Using eco-friendly drinkware is one of the top priorities for environmentally conscious global and local coffee retailers. Naturally, every coffee chain wants to offer its customers only the best product and at the same time turn them into eco-believers. Unfortunately, it takes some time (and money, and a good dose of creativity) to implement these “green” commitments into real life. This review is set to attract our attention as an industry to cups, paper or plastic containers for steaming hot beverages, which together with other sustainable packaging is able to improve (or at least not to harm) the environment. The idea of this article came from the recent announcement from Repurpose Compostables about the launch of the greenest coffee cup in the world, One Cup, which begins our short study of eco-cups, with due respect to other products mentioned below.
1) On January 17, Los Angeles-based Repurpose Compostables, a manufacturer of food service products, announced the debut of their One Cup, the exciting new insulated hot cup that is 100 percent compostable. “No more double cupping. No more sleeves. The insulated technology keeps hot beverages warmer for longer, and prevents heat from escaping the cup, protecting the user and creating a more comfortable feel with only one product. The revolutionary new One Cup requires no sleeve, uses 65% less CO2 than a traditional cup to produce, and can be composted in 90 days,” says the company in its press release. That’s a valuable and promising contribution to the cause, isn’t it?
Photo: One Cup
2) In 2010, Starbucks, one of the leaders in the retail coffee industry, sponsored the contest entitled ‘betacup,’ which encouraged creative minds from across the globe to submit their ideas of making coffee consumption ecologically friendly. In fact, every year billions of coffee-to-go cups are used and taken to the landfill, where they remain for ever. To improve the tendency, the coffee company invited people to develop concepts of biodegradable and reusable cups and present their own ways to encourage people to drink from reusable mugs and. For us, the best works are the Neutral Resource coffee cup made of robust palm leaves, the Cuptokeep with a construction that allows you to collapse the cup to 1/5 of its size, the Betacup (the most-voted one) produced from rice husks, and the Coffee Cup made from coffee grounds. For more concepts, go to the project’s page.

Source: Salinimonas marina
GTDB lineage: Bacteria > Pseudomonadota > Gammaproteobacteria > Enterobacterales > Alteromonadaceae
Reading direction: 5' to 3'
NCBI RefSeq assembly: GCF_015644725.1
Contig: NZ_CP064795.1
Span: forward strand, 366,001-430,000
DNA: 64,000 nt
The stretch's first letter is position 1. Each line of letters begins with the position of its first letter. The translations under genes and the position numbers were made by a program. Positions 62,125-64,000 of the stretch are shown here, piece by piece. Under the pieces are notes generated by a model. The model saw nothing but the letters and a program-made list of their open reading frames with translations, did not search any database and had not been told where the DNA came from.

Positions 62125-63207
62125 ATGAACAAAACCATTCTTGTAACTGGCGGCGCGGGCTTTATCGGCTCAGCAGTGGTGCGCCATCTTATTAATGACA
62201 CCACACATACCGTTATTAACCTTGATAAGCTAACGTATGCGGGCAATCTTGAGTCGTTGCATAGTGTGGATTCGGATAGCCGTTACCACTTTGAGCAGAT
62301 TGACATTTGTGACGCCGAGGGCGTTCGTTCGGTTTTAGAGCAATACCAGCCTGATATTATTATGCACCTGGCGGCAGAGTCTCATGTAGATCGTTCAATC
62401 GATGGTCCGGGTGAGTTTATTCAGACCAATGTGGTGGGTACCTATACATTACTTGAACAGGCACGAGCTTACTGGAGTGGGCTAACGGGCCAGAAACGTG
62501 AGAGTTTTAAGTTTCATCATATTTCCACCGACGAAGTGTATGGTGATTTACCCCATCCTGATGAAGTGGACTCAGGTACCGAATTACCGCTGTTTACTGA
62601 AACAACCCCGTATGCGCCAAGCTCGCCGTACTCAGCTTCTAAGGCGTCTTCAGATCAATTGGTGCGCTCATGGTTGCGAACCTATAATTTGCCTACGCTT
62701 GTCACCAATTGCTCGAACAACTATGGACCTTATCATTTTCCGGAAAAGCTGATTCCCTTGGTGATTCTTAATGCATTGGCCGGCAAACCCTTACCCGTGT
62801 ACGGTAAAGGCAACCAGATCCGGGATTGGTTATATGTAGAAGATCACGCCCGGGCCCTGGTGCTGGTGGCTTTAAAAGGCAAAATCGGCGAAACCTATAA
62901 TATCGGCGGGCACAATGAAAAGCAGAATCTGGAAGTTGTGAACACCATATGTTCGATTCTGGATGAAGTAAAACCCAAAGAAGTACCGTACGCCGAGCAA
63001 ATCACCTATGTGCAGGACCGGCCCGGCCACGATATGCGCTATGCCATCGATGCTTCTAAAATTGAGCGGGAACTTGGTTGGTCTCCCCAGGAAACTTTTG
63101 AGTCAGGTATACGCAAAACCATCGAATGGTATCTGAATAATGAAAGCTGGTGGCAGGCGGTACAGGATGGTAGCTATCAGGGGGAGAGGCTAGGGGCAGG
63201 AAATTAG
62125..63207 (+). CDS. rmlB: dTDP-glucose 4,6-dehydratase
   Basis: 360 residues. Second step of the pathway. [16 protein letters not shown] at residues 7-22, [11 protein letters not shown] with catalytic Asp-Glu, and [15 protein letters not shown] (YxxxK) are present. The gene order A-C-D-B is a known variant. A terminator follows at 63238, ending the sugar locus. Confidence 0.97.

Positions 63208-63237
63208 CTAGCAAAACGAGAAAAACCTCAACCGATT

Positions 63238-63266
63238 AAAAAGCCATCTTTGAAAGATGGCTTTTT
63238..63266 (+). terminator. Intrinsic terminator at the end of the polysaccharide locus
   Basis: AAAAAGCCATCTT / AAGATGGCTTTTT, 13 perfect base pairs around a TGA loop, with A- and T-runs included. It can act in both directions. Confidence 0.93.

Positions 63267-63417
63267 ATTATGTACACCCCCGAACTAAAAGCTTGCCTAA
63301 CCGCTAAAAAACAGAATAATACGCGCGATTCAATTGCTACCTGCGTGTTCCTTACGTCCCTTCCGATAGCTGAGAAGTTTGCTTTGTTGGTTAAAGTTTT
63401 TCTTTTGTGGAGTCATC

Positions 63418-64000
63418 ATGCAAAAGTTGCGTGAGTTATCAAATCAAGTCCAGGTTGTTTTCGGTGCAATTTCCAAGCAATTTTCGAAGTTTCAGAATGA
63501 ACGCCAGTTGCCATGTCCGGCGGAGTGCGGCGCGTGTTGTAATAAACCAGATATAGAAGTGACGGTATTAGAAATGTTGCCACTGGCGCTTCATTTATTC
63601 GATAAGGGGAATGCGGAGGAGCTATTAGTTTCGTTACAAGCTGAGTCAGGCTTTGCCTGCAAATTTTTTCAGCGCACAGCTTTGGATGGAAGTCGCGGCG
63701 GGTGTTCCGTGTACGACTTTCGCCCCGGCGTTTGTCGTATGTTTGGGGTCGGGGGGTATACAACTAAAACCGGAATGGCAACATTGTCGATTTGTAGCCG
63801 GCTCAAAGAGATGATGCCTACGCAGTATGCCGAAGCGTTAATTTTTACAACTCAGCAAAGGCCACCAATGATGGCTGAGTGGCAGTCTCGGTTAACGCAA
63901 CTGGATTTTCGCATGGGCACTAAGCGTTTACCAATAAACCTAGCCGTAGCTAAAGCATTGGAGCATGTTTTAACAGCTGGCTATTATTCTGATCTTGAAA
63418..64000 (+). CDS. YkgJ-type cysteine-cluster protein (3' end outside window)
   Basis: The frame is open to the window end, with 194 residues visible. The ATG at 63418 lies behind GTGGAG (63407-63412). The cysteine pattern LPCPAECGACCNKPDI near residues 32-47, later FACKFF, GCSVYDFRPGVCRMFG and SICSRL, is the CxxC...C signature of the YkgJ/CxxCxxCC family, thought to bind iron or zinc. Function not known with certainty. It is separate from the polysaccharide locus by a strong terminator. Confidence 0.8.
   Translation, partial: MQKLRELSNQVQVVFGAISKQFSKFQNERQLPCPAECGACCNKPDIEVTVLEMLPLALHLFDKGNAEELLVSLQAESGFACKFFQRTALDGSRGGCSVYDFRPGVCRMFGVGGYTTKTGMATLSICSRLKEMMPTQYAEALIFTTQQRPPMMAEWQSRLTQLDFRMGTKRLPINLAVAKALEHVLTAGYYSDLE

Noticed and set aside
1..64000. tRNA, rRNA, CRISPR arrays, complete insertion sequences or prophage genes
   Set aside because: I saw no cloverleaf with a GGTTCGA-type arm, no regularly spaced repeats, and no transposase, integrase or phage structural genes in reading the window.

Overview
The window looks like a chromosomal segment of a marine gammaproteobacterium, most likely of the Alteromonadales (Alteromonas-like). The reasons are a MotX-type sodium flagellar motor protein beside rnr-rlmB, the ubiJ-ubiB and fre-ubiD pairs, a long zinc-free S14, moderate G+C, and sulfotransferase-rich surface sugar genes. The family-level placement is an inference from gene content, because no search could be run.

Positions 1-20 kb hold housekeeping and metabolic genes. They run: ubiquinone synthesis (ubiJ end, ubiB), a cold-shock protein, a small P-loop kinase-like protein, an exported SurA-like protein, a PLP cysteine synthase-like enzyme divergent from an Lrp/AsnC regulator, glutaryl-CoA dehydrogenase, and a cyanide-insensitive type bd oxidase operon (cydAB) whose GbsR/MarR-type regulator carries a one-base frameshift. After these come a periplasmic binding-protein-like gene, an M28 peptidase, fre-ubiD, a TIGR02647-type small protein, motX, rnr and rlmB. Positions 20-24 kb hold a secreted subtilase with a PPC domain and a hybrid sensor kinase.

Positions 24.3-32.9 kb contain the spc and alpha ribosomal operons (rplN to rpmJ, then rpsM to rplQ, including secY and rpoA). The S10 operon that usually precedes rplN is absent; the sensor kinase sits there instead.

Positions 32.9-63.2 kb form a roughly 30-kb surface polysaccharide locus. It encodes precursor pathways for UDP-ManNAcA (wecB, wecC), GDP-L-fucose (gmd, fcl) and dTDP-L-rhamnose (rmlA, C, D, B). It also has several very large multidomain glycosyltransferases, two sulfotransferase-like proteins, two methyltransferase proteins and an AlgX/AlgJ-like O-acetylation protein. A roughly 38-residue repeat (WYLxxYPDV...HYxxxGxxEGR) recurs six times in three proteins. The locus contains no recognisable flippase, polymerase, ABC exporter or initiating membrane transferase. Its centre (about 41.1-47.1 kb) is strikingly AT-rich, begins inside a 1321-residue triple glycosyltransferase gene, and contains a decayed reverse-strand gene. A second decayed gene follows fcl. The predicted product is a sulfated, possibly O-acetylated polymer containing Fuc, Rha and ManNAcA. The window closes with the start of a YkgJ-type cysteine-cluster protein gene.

Photo: Jovoto—The Betacup
Photo: Jovoto—The Coffee Cup
Photo: Jovoto—The Neutral Resource coffee cup
3) The KeepCup embraces considered design approach of an Australian company, focused on providing eco-conscious consumers with BPA free and nontoxic containers for coffee. The product is described as “the first barista standard reusable cup” on the company’s website.
Photo: The KeepCup
4) The recycling issue touches on not only on the cup itself, but also involves other elements of the coffee take-away packaging. Designer Jin Won Park offered a solution aiming to reduce paper consumption for disposable paper cartons by redesigning the take-away sleeve. His concept titled ‘One Plus One’ is a coffee cup sleeve that comes with a hooked extension, enabling to carry two cups at a time. Less paper, more cups to take.
Photo: Yanko Design—Cofee Cup Carry
5) Sometimes you need to drink more than one cup of coffee to wake up and start you day. The concept paper Rip-Cup developed by Yoo-Jin Kim and Hyesun Lee makes it possible to drink from one cup up to three times, ripping off the lip layer after the cup gets empty. Very eco-nomical.
Photo: Yanko Design—Peel-away cups
6) The next project also came from the East. Wasara biodegradable paper tableware by Japanese design studio Simplicity included wavy paper cups made from recyclable materials ranging from bamboo and reed pulp to sugar cane fiber. That’s a pure combination of art and environmentally friendly approaches.
7) Ecotainer is one of the oldest projects in this overview. It was introduced back in 2006 by Green Mountain Coffee Roasters, the Vermont-based wholesale coffee company known, and International Paper—no fiber sourced from “trees cut in old-growth or endangered forests is taken, and more than 2/3 of the energy used to make the paperboard comes from renewable resources,” states the description to the product. Since that time, over one billion of these containers were sold to a variety of companies (including Coca-Cola). In April 2010, the cup also got an eco-lid.
In fall 2010, International Paper completed a six-week project, which proved that Starbucks used paper cups can be recycled into new paper cups. Hopefully, the new extra-large Trenta Starbucks cup will join the ranks of ecological containers as well (big newcomers are always welcomed).